In 2021, six educators representing community-based organizations, libraries, public schools, and the Digital Promise Maker Learning team embarked on a journey to increase opportunities for virtual and remote maker learning. The insights from this experience are valuable to all who wish to engage in powerful maker learning. This blog post is the beginning of a series sharing our Maker Learning team’s experience designing this professional learning opportunity. Explore the Maker Learning @ Home toolkit which features project guides from the cohort members and a guide for educators to design their own maker learning experiences.
Over the last two years, educators across the country wanted to leverage maker learning as a way to continue offering powerful learning experiences while their students were learning from home. Digital Promise’s Maker Learning team reallocated funding originally planned for in-person programing and instead designed a new project to support educators engaging in making.
We moved to design material kits for learners to do activities at home, approaching this opportunity with two key questions in mind:
From that point, we developed a concept of an open, grant-styled competition where educators would submit project ideas and receive $5,000 in funding. After completing their projects, the educators would create a project guide so that others could remix and recreate what they did. We began to create the application materials, but something felt off. We realized that through this competition, we may be perpetuating the inequities exacerbated by the pandemic. To dig deeper and reflect, we asked ourselves:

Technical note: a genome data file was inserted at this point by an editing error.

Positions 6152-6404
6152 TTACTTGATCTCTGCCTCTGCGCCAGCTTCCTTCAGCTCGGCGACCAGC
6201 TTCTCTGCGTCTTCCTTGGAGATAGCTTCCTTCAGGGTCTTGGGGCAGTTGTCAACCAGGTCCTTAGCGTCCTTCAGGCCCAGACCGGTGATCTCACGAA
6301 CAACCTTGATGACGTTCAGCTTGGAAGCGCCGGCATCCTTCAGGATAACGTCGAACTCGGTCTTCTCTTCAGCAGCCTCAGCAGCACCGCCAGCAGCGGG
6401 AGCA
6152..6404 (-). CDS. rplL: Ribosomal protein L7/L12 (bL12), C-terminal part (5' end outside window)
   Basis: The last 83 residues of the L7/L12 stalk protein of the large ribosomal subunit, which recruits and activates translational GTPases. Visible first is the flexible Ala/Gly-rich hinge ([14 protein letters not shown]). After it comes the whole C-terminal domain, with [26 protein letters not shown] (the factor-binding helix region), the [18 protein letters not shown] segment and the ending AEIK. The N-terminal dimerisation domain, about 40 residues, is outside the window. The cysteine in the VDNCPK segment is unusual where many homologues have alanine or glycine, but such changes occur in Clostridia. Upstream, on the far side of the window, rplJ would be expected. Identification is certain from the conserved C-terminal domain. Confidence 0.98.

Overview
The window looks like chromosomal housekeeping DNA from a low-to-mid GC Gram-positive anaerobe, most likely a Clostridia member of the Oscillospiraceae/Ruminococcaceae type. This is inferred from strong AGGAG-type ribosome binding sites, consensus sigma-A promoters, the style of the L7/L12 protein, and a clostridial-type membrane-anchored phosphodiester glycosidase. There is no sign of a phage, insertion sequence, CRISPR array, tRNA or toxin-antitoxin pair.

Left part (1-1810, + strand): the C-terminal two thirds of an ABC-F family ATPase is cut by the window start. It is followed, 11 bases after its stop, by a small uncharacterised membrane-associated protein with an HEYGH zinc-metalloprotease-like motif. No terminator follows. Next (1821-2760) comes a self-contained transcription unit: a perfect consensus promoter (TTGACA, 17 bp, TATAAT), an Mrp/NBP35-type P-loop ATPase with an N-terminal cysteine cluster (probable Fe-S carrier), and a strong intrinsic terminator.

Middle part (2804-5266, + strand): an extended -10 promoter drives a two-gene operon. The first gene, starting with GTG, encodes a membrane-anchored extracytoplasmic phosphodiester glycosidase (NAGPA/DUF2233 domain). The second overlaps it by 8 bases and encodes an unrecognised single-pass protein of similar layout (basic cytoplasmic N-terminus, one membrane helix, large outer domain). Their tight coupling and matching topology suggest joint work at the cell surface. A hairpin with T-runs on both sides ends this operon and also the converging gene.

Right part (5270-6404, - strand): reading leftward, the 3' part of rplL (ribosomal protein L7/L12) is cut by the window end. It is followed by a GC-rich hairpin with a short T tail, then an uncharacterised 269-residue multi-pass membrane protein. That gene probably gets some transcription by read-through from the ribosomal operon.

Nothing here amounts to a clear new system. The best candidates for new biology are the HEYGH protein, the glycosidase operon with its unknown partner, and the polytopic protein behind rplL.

Our reflections helped us realize we were moving too quickly. The urgency of getting funds to educators while learners were remote was the driving force of this project; our plan did not match our intentions of wanting to support learners to continue having opportunities to engage in making at home while distance learning.
This process helped us to identify areas where designing for urgency, instead of intentionality, prevented us from designing meaningful opportunity:
This pause to redesign the opportunity allowed us the flexibility and time to put these reflections into action. The actions we took shaped the goals and outcomes of the project significantly. Our focus became centered on the communities being served and the educators joining us in this work, rather than the funding we could provide and what that funding could generate in terms of outputs. In the end, the project became a professional learning opportunity in the form of a cohort experience.
After grappling with questions that focused on our diversity, equity, inclusion, and accessibility lenses, we made the decision to focus our outreach efforts to reach learners and educators within these communities:
With a clear audience in mind, we began to create an application process to connect with educators. In our next blog post, we’ll discuss our application design and our approach to equity-centered professional learning. We will also introduce a new resource for facilitators of professional learning who are interested in designing an experience like this for educators.
Use the Maker Learning @ Home toolkit to bring making to your students in virtual and hybrid learning contexts.